On June 9th, 1870, the death of the much-loved author was announced. “Mr. Dickens dead?” a bereaved barrel girl in Drury Lane was heard to ask, “Then will Father Christmas die too...?”

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Notes for General Circulation : 

 

  • The 20th card of the Major Arcana is an allegory of spiritual rebirth. The scene is Christmas morning and Scrooge has awoken from his bad sleep. He has shaken off his old life and the tomb which no one will visit except to ridicule. In their place, Scrooge has embraced love, symbolized by becoming Tiny Tim's "second father" and carrying him on his shoulders.

  • Some find grace naturally, others need help. Scrooge's visitation by Marley and the three ghosts "quicken" him, as with an epiphany, into a state of grace. This gift of insight and vision is a wake-up call, and the Judgment card represents just such a demand for total conversion.

  • The darkness and alienation of the watery Moon card, together with the arid and extrovert intellectualization of The Sun card, when balanced, engender the creation of the soul. Tiny Tim, as child of man and woman, signifies this spiritual fruition. As it is Christmas morning, Tiny Tim can suggest the Christ child - the Son of Man, the Lamb of God, the Redeemer - who will himself be resurrected.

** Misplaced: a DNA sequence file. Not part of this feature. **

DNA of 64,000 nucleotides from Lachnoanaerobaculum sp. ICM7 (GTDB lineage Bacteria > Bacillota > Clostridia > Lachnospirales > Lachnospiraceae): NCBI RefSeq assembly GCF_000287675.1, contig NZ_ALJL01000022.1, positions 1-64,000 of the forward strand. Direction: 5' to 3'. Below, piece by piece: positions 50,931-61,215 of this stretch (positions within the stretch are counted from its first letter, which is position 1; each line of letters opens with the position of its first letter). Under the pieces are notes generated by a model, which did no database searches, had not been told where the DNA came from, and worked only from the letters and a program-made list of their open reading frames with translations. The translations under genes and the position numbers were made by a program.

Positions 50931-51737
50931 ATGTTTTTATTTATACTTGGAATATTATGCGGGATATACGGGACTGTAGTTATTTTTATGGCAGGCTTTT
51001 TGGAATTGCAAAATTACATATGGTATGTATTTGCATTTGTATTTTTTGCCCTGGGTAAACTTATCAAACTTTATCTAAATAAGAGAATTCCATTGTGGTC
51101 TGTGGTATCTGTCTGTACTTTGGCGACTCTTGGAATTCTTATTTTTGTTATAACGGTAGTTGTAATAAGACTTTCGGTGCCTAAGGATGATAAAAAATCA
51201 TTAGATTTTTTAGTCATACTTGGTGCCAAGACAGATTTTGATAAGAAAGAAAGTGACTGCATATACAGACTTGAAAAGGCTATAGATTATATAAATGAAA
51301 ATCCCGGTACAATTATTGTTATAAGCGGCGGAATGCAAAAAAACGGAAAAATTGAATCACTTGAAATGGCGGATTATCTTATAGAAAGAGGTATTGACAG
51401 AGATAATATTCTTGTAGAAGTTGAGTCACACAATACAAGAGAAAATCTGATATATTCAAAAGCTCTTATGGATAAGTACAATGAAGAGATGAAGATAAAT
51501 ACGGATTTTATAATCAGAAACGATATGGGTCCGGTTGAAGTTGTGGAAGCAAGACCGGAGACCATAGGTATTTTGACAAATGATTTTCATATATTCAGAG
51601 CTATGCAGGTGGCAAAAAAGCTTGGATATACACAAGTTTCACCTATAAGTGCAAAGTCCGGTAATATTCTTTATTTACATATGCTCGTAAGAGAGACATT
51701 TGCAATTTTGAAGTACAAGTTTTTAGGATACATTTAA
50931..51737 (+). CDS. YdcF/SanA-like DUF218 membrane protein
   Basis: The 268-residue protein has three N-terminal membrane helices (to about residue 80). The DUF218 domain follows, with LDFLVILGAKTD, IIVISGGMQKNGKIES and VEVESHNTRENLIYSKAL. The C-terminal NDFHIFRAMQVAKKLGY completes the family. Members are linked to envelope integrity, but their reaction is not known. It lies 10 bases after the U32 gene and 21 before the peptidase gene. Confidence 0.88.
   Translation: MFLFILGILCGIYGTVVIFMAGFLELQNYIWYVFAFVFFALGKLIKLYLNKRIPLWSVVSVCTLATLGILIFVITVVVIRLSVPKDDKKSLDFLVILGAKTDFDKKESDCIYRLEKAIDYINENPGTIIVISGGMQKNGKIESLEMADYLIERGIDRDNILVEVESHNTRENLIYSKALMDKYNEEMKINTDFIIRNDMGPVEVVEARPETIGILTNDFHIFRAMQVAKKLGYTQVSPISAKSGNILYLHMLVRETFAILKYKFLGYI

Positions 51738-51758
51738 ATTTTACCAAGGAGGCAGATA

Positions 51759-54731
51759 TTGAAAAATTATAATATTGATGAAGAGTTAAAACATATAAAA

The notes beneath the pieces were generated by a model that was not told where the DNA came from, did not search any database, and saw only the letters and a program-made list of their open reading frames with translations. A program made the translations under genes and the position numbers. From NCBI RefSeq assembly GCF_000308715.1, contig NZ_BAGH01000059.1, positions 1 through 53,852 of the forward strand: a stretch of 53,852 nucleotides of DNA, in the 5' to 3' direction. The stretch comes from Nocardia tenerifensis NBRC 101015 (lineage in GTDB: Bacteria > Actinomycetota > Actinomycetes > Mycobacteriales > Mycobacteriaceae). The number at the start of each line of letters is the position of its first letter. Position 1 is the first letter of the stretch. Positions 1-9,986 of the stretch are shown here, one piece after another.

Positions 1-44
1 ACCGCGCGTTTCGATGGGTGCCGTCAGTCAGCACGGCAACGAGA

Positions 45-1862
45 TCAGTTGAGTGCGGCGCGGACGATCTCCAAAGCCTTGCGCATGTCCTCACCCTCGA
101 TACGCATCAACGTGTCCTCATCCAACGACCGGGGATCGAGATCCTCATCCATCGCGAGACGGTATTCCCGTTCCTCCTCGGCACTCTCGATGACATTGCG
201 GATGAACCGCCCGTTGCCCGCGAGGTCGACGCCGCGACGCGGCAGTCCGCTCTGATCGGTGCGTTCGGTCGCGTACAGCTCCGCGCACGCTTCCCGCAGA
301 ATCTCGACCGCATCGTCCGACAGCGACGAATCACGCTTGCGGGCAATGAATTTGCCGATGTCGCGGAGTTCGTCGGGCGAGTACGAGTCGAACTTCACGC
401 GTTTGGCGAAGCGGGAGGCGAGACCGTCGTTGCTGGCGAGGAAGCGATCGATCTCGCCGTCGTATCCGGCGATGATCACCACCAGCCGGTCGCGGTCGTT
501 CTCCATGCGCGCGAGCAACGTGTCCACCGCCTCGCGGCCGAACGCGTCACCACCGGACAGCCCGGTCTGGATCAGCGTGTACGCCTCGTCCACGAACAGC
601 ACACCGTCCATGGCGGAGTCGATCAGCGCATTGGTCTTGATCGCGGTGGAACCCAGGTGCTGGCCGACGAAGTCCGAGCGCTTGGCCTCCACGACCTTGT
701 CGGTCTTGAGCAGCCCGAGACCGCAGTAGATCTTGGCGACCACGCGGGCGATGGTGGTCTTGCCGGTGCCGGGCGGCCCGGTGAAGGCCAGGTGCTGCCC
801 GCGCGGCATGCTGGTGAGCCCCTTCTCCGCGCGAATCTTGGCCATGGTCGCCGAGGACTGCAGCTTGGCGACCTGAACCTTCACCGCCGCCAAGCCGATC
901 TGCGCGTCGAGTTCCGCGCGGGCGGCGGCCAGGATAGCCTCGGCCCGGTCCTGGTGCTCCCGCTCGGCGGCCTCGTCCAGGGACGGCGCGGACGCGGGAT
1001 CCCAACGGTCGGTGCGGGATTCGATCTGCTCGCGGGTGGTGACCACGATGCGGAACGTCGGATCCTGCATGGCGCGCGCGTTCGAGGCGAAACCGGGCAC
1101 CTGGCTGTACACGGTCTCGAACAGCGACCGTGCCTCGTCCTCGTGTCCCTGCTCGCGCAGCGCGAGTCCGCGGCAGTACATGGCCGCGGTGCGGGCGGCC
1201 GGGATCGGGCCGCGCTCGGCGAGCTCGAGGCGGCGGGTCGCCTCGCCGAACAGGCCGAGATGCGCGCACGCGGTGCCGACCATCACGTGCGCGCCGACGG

Spirit of Tiny Tim, thy childish essence was from God! ... Much did thy loved ones learn from thee; much can the world learn of the nobility of patience from thy sweet child life. Unawares thou wert thyself an answer to thy Christmas prayer: "God bless us every one!"

  • The Judgment card in a formal pattern indicates a successful conclusion, an act of benign generosity, an eleventh-hour volta-face, a second chance, the importance of every action, the call to share the world's material riches, the crucial need to stay open and alive rather than closed and defensive no matter one's age, the dawning of hope after the darkness, a spiritual crisis, and the weakness of a seemingly indestructible evil.